“There may be a substitute prime minister,” says deputy PM Prawit

If Thailand’s PM Prayut Chan-o-cha fails to hold his position as PM, “there may be a substitute prime minister”, according to deputy PM Prawit Wongsuwan. However, PM Prayut said he hasn’t heard anything about a potential stand-in for his post. Palang Pracharat, and coalition MPs have continued to publicly support the current PM, but say, if the position was to become vacant, cthe deputy PM is the “best candidate” for the job. So could Rolex-wielding and 76 year old Prawit really replace PM Prayut?

PM Prayut’s position could be undermined in an upcoming censure debate in Parliament, brought about by opposing political parties, opening up the opportunity for a substitute PM to step in.

The no-confidence debate, expected to take place sometime after May 22, will discuss whether PM Prayut is still deemed fit to hold his premiership. Even the prime minister’s political supported in the coalition are reportedly not happy that PM Prayut keeps refusing to reshuffle the cabinet and promote them into better positions.

More than a dozen MPs from Prayut’s ruling party – Palang Pracharat – have left (or were expelled from) the party and set up the Setthakit Thai, or “Thai economic” party. PM Prayut’s position could be at risk if Setthakit Thai MPs, or MPs from other coalition parties, choose to vote against him in the debate.

Secretary-general of Setthakit Thai Thammanat Prompow, who was expelled from PM Prayut’s party in January, allegedly demanded 2 seats in the Cabinet in return for supporting the government. He will be wanting his political pound of flesh after being undermined by Prayut.

Thammanat, how could we forget, is the MP who was serving under the Prayut government with a dark past, including a 4 year stint in a Sydney prison over heroin trafficking charges, charges he has consistently denied.

PM Prayut, Deputy PM Prawit and Thammanat used to have amicable relations before Thammanat challenged PM Prayut’s power in a no-confidence vote last year. Prawit has consistently mentored Thammanat, fracturing his long-standing relationship with the the PM. Setthakit Thai MPs now describe Prawit as “the best candidate” for the premiership.

Another threat to PM Prayut’s position is the debate around whether his premiership has hit the 8-year constitutional limit or not. Thailand’s constitution says, “the prime minister shall not office for more than eight years in total.” However, people can’t agree whether Prayut became PM in 2014 (when the Army took power in the most recent coup), 2017 (when the NCPO was dissolved and a new constitution came into effect) or in March 2019 when the country held a general election and both Houses of Parliament voted Prayut into the top job.

According to some, Prayut became ex-officio ‘PM’ on May 22, 2014 when the Army, led by General Prayut, seized power over Thailand by a military coup. If so, his 8 years will be up in 2022, bringing his premiership to a close in accordance with the constitution.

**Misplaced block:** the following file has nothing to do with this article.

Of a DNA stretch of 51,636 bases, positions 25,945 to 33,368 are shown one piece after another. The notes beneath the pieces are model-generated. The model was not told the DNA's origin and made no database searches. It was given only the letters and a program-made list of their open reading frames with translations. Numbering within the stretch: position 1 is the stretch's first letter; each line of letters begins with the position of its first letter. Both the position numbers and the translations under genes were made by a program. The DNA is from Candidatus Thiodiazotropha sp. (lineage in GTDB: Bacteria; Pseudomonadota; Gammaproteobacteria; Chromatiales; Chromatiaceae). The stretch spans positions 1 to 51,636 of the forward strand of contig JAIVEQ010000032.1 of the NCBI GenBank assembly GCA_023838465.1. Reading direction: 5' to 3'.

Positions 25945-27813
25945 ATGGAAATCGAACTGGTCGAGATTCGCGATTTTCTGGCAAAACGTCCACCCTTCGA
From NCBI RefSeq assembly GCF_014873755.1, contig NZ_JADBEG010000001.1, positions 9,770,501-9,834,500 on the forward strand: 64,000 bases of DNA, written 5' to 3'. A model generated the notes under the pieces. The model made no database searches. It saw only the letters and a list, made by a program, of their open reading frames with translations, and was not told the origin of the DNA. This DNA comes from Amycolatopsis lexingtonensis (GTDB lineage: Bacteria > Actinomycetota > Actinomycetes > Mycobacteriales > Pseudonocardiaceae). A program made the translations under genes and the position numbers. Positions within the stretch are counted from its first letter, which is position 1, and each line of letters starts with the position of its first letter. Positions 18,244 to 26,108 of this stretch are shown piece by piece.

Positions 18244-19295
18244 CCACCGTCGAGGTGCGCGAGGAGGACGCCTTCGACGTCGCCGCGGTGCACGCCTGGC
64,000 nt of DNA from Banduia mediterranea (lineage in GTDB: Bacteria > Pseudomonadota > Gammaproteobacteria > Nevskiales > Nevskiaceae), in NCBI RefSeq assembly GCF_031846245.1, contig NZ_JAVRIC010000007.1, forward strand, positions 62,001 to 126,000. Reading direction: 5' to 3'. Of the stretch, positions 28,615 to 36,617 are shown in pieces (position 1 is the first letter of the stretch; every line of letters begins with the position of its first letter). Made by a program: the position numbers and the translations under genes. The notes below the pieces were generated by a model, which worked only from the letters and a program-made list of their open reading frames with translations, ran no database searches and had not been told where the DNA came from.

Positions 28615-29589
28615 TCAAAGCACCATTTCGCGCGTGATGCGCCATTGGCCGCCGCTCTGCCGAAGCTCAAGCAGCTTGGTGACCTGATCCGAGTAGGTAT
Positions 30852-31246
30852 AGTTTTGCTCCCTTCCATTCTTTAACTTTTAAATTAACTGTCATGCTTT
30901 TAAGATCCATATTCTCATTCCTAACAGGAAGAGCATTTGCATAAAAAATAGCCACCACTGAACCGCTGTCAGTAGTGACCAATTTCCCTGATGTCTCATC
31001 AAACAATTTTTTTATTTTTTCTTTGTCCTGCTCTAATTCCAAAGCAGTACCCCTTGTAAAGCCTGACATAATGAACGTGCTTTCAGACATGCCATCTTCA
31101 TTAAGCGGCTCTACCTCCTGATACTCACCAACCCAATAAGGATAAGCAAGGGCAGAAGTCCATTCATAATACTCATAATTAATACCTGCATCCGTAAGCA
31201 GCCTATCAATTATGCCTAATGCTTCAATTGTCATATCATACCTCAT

Others argue that Prayut didn’t officially become PM until April 6, 2017, when the current constitution came into force. Others say Prayut’s premiership began as recently as June 9, 2019 after the ‘general election’ that year. If so, he has a little while longer at the top (providing he isn’t voted out).

If PM Prayut’s premiership ends this year, Prawit will most probably step in to replace him, according to Wissanu Kreangam, the government’s legal advisor.

The law says if PM Prayut is ousted, a parliamentary meeting of both houses will be called to select a new PM from the 5 candidates already nominated by political parties before the 2019 election. The 5 candidates include: Abhisit Vejjajiva of the Democrat Party, Anutin Charnvirakul of the Bhumjaithai Party, and Chaikasem Nitisiri and Sudaret Keyuraphan both from the Phue Thai Party.

So how can Prawit get into the PM’s office if he’s not on the list? Well, a person outside the list can become PM if a joint meeting of the Lower House and Senate agree to renounce the list.

Alternatively, if PM Prayut calls an early election and attempts to become the PM candidate of a party that fails to get elected, Prawit could potentially emerge as substitute PM if he is nominated by Palang Pracharath party.

“If Prayut fails to pass the no-confidence vote, he will be ousted and Parliament will need to vote for a new PM”, says Stithorn Thananthichot, director of the Innovation for Democracy at the King Prajadhipok’s Institute.

However, the actual chance of a substitute PM stepping in is slim, according to Stithorn.


Bangkok NewsThailand News


Leah is a translator and news writer for the Thaiger. Leah studied East Asian Religions and Thai Studies at the University of Leeds and Chiang Mai University. Leah covers crime, politics, environment, human rights, entertainment, travel and culture in Thailand and southeast Asia.

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